State legalization of weed is sweeping the nation in full force as the debate regarding support of this federally classed schedule 1 drug persists. As of today, most states have legalized the medicinal use of weed, and many are following other states like Colorado, California, and Nevada and hopping on the recreational bandwagon as well. However, not everyone thinks that recreational legalization is a good thing, Debate over potential health and social implications continues to rage. But, as some pro-pot users put it, “What is all the fuss about, it’s just an herb?”
The weed buzz on the legal front
In the almost 25 years since California passed the nation’s first medical marijuana law, there has been an overall softening of public opinion, which has opened up a whole new frontier for American cannabis. As of today, 33 states have passed laws legalizing the use of marijuana to some degree or another. The District of Columbia, along with 11 states – Alaska, California, Colorado, Illinois, Maine, Massachusetts, Michigan, Nevada, Oregon, Vermont, and Washington have legalized both medical and recreational use of marijuana.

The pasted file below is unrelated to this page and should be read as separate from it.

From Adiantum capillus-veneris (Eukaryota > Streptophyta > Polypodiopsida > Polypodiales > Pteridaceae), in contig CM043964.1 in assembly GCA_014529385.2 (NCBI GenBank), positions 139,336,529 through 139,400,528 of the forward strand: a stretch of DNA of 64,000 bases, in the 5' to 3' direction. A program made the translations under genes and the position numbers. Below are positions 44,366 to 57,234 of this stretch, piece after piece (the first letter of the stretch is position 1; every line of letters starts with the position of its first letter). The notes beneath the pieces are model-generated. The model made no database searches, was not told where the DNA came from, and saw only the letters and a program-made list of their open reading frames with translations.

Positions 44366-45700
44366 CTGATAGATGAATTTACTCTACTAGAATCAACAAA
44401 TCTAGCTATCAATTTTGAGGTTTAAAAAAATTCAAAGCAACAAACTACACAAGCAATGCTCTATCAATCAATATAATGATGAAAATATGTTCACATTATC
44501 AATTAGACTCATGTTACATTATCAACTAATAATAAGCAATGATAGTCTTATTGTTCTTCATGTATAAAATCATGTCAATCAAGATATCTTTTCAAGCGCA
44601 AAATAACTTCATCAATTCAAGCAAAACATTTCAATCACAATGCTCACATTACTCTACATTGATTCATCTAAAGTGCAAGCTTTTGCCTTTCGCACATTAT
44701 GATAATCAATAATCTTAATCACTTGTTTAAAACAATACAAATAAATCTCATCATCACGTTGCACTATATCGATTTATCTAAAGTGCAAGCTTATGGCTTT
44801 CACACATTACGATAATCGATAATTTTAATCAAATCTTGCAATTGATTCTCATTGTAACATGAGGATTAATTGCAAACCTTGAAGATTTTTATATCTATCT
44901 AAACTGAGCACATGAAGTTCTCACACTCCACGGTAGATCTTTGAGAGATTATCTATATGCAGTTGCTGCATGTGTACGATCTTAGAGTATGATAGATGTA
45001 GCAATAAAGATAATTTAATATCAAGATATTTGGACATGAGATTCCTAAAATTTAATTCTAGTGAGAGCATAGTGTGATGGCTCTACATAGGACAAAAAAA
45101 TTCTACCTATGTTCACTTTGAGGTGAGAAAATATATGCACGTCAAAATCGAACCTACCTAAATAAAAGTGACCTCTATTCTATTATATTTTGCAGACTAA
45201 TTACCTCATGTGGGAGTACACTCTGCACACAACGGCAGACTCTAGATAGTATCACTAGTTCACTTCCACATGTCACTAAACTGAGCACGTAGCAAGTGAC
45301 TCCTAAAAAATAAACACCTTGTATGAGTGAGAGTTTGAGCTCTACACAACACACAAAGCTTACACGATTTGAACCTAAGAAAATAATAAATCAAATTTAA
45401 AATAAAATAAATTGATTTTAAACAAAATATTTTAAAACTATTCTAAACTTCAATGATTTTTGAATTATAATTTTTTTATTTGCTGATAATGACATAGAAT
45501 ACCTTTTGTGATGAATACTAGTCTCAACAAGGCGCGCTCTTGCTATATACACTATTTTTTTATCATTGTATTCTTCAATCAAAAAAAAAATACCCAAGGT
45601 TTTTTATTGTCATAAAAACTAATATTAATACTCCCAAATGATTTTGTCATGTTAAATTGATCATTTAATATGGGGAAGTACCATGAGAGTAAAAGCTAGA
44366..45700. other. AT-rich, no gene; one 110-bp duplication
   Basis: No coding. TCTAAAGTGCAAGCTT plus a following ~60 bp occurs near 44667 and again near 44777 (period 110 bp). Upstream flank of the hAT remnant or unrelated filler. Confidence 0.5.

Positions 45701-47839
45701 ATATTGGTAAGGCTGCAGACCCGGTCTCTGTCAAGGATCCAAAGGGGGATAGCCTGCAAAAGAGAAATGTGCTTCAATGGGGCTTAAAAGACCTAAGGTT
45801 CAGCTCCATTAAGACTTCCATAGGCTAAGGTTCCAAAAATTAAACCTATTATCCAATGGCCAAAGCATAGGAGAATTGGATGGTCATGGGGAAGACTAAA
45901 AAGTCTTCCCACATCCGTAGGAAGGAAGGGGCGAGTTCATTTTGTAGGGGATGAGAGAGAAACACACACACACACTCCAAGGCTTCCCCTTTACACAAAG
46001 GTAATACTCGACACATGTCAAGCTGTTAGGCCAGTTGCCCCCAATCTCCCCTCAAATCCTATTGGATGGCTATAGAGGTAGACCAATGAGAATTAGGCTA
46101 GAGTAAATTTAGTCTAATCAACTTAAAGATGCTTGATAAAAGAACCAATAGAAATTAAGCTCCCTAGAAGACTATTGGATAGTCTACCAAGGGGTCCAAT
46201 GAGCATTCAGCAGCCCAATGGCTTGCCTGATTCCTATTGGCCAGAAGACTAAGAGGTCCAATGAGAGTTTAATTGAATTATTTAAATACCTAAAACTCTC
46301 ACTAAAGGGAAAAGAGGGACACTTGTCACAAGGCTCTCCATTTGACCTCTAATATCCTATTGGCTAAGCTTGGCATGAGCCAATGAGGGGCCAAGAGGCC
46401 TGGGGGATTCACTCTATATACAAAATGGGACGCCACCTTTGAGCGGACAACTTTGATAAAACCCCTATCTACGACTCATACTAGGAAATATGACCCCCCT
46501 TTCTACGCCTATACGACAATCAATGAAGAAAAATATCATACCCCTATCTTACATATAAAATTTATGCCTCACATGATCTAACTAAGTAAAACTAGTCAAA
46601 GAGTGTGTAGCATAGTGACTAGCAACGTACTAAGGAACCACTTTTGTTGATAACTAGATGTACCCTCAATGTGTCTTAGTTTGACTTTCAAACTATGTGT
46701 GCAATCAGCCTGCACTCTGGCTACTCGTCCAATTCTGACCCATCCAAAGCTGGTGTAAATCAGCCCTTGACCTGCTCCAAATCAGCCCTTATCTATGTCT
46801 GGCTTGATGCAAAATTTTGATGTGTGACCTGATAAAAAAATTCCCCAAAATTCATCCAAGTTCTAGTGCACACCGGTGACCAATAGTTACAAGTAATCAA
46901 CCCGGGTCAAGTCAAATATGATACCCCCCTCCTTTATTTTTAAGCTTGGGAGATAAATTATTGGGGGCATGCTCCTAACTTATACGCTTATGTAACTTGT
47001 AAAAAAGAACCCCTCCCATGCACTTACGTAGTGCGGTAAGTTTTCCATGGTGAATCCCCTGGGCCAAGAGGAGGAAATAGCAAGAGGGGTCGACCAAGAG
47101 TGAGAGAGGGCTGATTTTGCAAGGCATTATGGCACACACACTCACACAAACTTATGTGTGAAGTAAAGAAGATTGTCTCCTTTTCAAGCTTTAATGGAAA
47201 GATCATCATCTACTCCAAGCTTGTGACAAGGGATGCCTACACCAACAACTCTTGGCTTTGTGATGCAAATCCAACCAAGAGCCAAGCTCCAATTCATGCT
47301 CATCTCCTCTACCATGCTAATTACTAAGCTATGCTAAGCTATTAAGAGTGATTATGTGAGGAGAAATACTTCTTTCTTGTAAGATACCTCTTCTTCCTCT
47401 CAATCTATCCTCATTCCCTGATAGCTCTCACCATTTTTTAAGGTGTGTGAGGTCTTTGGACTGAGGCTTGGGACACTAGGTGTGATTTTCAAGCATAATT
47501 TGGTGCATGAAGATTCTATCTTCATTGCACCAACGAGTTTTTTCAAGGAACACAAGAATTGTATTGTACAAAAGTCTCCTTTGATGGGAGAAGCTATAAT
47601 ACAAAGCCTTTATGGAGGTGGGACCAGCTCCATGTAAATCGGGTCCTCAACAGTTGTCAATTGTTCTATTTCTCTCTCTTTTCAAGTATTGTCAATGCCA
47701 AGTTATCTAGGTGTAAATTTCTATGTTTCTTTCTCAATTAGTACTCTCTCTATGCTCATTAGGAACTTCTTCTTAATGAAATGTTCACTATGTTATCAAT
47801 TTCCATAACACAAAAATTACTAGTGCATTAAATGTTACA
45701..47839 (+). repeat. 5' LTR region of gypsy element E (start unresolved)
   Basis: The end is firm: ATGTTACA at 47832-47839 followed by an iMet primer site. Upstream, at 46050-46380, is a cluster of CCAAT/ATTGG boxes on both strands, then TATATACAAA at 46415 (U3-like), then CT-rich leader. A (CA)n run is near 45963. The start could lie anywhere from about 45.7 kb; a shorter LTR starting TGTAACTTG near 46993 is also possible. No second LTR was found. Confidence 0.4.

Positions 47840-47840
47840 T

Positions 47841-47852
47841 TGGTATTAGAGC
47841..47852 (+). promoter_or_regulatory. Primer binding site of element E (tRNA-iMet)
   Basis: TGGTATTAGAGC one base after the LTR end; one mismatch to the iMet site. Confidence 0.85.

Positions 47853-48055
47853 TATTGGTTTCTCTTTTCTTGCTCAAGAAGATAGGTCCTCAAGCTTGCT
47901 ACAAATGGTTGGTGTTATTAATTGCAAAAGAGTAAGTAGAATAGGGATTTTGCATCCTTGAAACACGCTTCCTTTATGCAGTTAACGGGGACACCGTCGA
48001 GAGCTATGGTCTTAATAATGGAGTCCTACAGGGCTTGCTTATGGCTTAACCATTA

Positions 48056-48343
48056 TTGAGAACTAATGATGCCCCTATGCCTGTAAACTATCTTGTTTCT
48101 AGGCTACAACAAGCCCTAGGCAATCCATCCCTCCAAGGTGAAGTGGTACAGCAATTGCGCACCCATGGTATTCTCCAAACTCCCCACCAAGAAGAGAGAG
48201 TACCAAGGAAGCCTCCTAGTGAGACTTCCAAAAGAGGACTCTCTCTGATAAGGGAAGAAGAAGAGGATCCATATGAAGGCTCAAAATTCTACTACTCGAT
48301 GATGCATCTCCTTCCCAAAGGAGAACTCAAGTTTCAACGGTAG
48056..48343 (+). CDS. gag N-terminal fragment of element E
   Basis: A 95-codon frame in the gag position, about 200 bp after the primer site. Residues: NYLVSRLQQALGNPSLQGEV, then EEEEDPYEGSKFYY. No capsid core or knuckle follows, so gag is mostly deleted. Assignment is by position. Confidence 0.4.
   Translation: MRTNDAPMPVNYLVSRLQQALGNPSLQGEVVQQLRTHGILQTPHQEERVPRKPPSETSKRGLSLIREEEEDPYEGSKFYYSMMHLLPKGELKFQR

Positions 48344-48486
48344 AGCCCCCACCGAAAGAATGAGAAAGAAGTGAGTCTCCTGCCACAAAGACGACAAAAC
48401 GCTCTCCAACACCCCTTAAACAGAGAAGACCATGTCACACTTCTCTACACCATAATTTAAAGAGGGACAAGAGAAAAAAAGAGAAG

One of the most controversial discussions around legalization of marijuana centers around what impact this will have on one of the country’s largest health concerns, cigarette smoking. Some are saying that pot smoke is as bad for health as tobacco smoke. Is there a reason to be concerned, or does weed offer health benefits that validate its use and make it non-comparable to tobacco? Let’s take a closer look.
Federal report reveals essential information about marijuana smoking
According to the American Cancer Society, tobacco smoke contains over 7,000 chemicals, with about 70 of them known to be carcinogenic. We know this to be proven and true; smoking tobacco is the top risk factor for lung cancer. Cigarette smoking is linked to 80-90% of all deaths from lung cancer in the United States. In fact, smoking kills around 480,000 people each year in America and is by far the leading cause of preventable deaths in this country.
A 2017 federal report compiled by the National Academies of Sciences, Medicine, and Engineering (NASME) looked at two decades of study on marijuana and found no link between marijuana smoking and lung cancer. Cigarette smoking is also a major risk factor for heart disease, but no clear link has yet to be made between marijuana smoking and heart disease.
What about the health benefits of marijuana?
While some say there is a direct connection between smoking weed and smoking tobacco, others are quick to point out the health benefits of marijuana.
Mason Tvert, a spokesperson for the pro-legalization Marijuana Policy Project, says this about comparing smoking tobacco and weed, “They’re different products, and they need to be treated differently.”
The release of the massively comprehensive report by the NASME provides further momentum for the medical marijuana movement as it relates to chronic pain and the side effects of chemotherapy.
Here is a snapshot look at what the report found: